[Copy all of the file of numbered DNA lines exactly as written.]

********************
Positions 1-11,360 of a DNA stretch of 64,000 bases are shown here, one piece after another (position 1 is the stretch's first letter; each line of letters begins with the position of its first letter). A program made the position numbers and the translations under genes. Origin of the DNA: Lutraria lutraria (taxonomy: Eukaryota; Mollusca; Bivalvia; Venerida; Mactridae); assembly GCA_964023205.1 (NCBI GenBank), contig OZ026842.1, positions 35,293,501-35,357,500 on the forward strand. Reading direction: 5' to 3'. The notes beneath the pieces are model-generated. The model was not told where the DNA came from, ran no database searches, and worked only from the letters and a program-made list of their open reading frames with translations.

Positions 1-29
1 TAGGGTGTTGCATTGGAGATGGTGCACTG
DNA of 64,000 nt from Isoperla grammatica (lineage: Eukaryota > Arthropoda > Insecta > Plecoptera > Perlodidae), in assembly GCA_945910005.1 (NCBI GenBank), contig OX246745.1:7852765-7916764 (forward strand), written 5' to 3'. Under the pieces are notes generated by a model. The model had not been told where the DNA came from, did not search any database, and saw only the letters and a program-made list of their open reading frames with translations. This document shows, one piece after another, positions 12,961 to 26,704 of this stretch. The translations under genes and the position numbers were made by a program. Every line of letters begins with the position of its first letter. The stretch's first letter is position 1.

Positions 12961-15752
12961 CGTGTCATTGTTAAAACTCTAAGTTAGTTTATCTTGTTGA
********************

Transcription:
Positions 1-11,360 of a DNA stretch of 64,000 bases are shown here, one piece after another (position 1 is the stretch's first letter; each line of letters begins with the position of its first letter). A program made the position numbers and the translations under genes. Origin of the DNA: Lutraria lutraria (taxonomy: Eukaryota; Mollusca; Bivalvia; Venerida; Mactridae); assembly GCA_964023205.1 (NCBI GenBank), contig OZ026842.1, positions 35,293,501-35,357,500 on the forward strand. Reading direction: 5' to 3'. The notes beneath the pieces are model-generated. The model was not told where the DNA came from, ran no database searches, and worked only from the letters and a program-made list of their open reading frames with translations.

Positions 1-29
1 TAGGGTGTTGCATTGGAGATGGTGCACTG
DNA of 64,000 nt from Isoperla grammatica (lineage: Eukaryota > Arthropoda > Insecta > Plecoptera > Perlodidae), in assembly GCA_945910005.1 (NCBI GenBank), contig OX246745.1:7852765-7916764 (forward strand), written 5' to 3'. Under the pieces are notes generated by a model. The model had not been told where the DNA came from, did not search any database, and saw only the letters and a program-made list of their open reading frames with translations. This document shows, one piece after another, positions 12,961 to 26,704 of this stretch. The translations under genes and the position numbers were made by a program. Every line of letters begins with the position of its first letter. The stretch's first letter is position 1.

Positions 12961-15752
12961 CGTGTCATTGTTAAAACTCTAAGTTAGTTTATCTTGTTGA